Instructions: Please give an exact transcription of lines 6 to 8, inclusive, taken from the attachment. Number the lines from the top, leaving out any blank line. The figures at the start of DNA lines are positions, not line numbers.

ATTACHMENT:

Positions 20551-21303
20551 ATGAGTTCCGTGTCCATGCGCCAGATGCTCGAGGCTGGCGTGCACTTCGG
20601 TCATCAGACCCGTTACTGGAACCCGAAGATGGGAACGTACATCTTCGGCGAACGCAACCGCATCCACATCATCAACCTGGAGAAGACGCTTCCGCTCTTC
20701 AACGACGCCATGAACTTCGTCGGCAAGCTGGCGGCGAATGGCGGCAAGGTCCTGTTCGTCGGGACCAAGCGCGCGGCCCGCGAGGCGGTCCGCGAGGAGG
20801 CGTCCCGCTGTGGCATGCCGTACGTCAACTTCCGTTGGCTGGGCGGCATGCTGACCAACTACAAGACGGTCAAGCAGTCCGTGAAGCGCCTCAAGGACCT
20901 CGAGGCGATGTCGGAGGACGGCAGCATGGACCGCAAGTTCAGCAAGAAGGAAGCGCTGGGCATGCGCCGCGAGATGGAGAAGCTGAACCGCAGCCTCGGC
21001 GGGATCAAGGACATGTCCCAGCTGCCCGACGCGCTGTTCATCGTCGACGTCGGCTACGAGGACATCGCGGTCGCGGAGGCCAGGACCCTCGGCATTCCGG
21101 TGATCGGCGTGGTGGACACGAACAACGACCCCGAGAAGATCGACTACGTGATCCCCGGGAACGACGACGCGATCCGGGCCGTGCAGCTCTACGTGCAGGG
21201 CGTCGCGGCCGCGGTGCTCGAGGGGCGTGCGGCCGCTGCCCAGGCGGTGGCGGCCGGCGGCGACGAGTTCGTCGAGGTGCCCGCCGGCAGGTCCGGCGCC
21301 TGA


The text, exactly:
20901 CGAGGCGATGTCGGAGGACGGCAGCATGGACCGCAAGTTCAGCAAGAAGGAAGCGCTGGGCATGCGCCGCGAGATGGAGAAGCTGAACCGCAGCCTCGGC
21001 GGGATCAAGGACATGTCCCAGCTGCCCGACGCGCTGTTCATCGTCGACGTCGGCTACGAGGACATCGCGGTCGCGGAGGCCAGGACCCTCGGCATTCCGG
21101 TGATCGGCGTGGTGGACACGAACAACGACCCCGAGAAGATCGACTACGTGATCCCCGGGAACGACGACGCGATCCGGGCCGTGCAGCTCTACGTGCAGGG